How Laughter Helps in Business Meetings (Seminar or Workshop)

There’s no shortage of tools and tactics available that supposedly to boost productivity in the workplace. But there’s an often overlooked free resource that can prove to be extremely beneficial: good old-fashioned Laughter. That’s right, humour in the workplace can increase productivity and creativity, as well as promote physical and emotional health. Who doesn’t want healthy, happy employees?

In the last few decades, many researchers have studied laughter’s effects on the body. Their findings consistently indicate that it increases blood flow, boosts the immune system, reduces blood sugar levels, and contributes to healthier relaxation and sleep patterns. Researchers at the University of Maryland Medical Center  have shown that laughter offsets the impact of mental stress and can reduce the risk of cardiovascular disease. Yet another study at Loma Linda University School of Medicine shows that laughter appears to reduce serum levels of cortisol, dopac, and epinephrine. These stress hormones can certainly block creativity and reduce productivity levels so any opportunity to decrease them is beneficial not only to your health but also to your performance on the job. And believe it or not, laughing is great exercise! Dr. William Fry of Stanford University found that a good bout of laughter can burn as many calories as rowing intensely for 10 minutes.

There’s even a study out of Canada’s financial institutions’ finding that managers who most frequently used humour also had the highest level of employee performance. Who knew that laughter can increase the bottom line?

The Connection to Emotional Intelligence

We know that a high level of emotional intelligence is a trait found in most successful leaders. Deb DiSandro, an author and humourist who speaks widely on the power of humour in the workplace, notes that the ability to use and appreciate humour increases emotional intelligence because it intensifies positive emotion. Feeling blocked? Increased emotional awareness can unblock those creative arteries–so go ahead and have a good belly laugh.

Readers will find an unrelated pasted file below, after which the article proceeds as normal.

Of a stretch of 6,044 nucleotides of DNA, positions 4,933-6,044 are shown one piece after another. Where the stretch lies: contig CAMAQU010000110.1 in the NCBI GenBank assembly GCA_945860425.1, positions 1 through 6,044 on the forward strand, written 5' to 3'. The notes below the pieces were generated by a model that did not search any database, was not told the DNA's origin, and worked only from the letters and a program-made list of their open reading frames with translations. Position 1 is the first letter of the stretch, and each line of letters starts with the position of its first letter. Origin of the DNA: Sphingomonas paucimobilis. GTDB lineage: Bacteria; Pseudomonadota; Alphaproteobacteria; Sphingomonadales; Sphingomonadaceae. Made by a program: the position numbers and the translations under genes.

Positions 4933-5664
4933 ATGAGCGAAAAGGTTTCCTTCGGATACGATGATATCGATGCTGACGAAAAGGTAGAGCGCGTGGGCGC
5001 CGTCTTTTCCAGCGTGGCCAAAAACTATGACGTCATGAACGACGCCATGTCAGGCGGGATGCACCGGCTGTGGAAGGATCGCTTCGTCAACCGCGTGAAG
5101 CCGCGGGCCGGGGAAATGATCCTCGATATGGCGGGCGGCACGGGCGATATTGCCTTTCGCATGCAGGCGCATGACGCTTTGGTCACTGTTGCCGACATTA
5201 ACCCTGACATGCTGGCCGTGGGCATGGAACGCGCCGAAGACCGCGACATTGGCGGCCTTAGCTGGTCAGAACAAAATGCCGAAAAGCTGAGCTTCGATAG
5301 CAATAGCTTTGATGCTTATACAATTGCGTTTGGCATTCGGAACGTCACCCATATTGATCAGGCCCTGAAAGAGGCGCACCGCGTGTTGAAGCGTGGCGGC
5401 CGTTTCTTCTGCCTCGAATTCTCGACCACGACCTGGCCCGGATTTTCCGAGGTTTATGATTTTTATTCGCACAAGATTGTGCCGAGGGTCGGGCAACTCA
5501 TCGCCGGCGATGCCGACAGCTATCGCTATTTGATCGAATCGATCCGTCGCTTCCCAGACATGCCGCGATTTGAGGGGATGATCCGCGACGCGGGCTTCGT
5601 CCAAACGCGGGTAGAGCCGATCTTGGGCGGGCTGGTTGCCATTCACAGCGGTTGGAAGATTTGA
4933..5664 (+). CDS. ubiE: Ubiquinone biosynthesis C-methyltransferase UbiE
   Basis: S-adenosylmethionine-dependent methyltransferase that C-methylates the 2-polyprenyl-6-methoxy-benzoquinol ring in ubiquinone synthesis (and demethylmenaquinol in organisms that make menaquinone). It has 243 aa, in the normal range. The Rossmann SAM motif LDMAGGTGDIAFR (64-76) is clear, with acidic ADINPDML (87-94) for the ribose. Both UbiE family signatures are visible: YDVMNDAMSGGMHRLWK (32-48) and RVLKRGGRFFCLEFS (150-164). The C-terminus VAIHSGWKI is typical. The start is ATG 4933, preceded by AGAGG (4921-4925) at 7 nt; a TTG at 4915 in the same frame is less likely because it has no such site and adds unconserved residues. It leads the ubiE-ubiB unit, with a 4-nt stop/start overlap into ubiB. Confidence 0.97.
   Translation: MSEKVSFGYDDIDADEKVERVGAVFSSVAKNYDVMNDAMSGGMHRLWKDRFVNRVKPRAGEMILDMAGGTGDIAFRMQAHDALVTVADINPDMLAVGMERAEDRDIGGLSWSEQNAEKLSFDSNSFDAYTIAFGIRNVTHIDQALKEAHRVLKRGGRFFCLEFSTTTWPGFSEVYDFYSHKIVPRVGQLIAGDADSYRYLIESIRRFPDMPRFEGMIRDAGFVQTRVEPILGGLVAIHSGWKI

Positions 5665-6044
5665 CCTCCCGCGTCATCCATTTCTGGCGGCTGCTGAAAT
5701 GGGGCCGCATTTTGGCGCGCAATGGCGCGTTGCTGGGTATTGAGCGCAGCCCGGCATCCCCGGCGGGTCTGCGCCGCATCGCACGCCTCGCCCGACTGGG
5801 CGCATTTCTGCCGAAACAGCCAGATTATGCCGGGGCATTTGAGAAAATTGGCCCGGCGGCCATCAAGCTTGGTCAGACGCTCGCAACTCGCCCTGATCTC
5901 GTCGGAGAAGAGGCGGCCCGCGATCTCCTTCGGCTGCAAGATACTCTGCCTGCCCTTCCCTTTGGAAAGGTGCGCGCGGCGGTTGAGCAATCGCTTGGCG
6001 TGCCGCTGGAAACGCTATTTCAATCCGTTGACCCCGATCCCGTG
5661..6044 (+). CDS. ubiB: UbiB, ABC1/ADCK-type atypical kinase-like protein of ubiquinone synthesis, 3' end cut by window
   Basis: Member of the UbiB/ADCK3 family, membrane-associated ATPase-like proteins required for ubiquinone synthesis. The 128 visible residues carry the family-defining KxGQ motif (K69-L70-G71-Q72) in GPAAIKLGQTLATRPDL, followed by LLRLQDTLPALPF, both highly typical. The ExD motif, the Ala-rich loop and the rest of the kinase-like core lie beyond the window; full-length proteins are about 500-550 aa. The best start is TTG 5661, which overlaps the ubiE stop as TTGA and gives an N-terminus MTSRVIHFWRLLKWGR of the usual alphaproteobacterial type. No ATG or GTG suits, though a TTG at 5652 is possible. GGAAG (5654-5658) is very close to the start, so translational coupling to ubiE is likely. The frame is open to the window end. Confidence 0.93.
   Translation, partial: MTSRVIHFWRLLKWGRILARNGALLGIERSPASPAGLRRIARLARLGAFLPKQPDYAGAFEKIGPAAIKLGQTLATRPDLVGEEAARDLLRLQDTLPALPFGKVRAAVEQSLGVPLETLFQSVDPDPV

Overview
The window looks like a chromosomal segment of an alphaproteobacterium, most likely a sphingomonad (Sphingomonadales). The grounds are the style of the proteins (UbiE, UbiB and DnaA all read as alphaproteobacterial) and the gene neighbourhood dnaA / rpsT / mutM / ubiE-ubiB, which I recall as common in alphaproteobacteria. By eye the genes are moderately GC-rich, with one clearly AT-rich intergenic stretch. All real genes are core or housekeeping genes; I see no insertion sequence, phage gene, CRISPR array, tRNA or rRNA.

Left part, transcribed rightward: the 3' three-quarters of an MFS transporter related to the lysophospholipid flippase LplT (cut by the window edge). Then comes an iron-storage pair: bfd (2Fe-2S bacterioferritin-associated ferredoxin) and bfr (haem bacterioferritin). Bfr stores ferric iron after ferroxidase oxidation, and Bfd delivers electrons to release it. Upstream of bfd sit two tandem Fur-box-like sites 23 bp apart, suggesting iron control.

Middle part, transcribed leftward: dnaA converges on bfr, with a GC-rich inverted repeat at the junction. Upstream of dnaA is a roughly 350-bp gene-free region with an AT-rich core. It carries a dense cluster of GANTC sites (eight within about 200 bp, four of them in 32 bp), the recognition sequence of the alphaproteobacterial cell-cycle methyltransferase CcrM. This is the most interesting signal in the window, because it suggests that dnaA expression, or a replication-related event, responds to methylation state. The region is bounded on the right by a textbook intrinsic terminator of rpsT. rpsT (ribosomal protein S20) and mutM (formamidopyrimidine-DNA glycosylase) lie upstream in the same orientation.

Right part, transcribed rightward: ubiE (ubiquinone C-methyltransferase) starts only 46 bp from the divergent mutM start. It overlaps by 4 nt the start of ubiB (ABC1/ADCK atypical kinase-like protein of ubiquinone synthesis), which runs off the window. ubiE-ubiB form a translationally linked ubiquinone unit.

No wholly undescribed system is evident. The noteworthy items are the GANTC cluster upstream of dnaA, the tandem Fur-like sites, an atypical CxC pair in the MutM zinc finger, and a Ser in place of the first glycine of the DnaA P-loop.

But DiSandro also cautions that there are unhealthy humour styles that divide rather than promote positive interpersonal relationships. “Any humour that enhances the self or a group at the expense of others is unhealthy,” she says. “You also don’t want to over-use self-deprecating humour to an extreme because others may not take you seriously or value your opinion as a result.”

Barring these negative approaches a great leader can use humour to diffuse a tense situation, boost morale, and improve productivity. “Don’t be afraid to be a bit silly around your employees and peers,” DiSandro adds. “In some of my presentations, I wear a doctor’s outfit, carry a Fisher Price doctor kit and wear pink pig slippers. I let my audiences know that it’s okay to be Slightly Off, on Purpose, and you can too!”

So how can you insert funny routines and other laughter-promoting traditions into your work culture? Introduce these simple twists to your approach and environment to reap the many benefits of humour has to offer.

Teach by example.

Don’t take yourself too seriously all of the time. When you make small mistakes laugh at your own misstep. If employees are surrounded by intensity much of the time it will diminish their concentration and performance.

Bring laughter into your meetings.

Begin your weekly team meetings with a funny YouTube video or silly quote. Appoint an employee of the month to find something appropriate and loosen things up with a good laugh. Relaxed minds produce better results.

Design an environment that promotes creativity.

Line a wall with a huge white board or paint it with chalkboard paint. Encourage doodling and the sharing of a funny quote or picture on this dedicated wall. Doodling enhances creativity so use a wall that’s accessible during meetings. An alternative to a dedicated wall is to provide construction paper and crayons at each meeting. These childhood reminders will certainly bring the fun side out of anyone.

“Life doesn’t make any sense without interdependence. We need each other, and the sooner we learn that, the better for us all.”
― Erik Erikson

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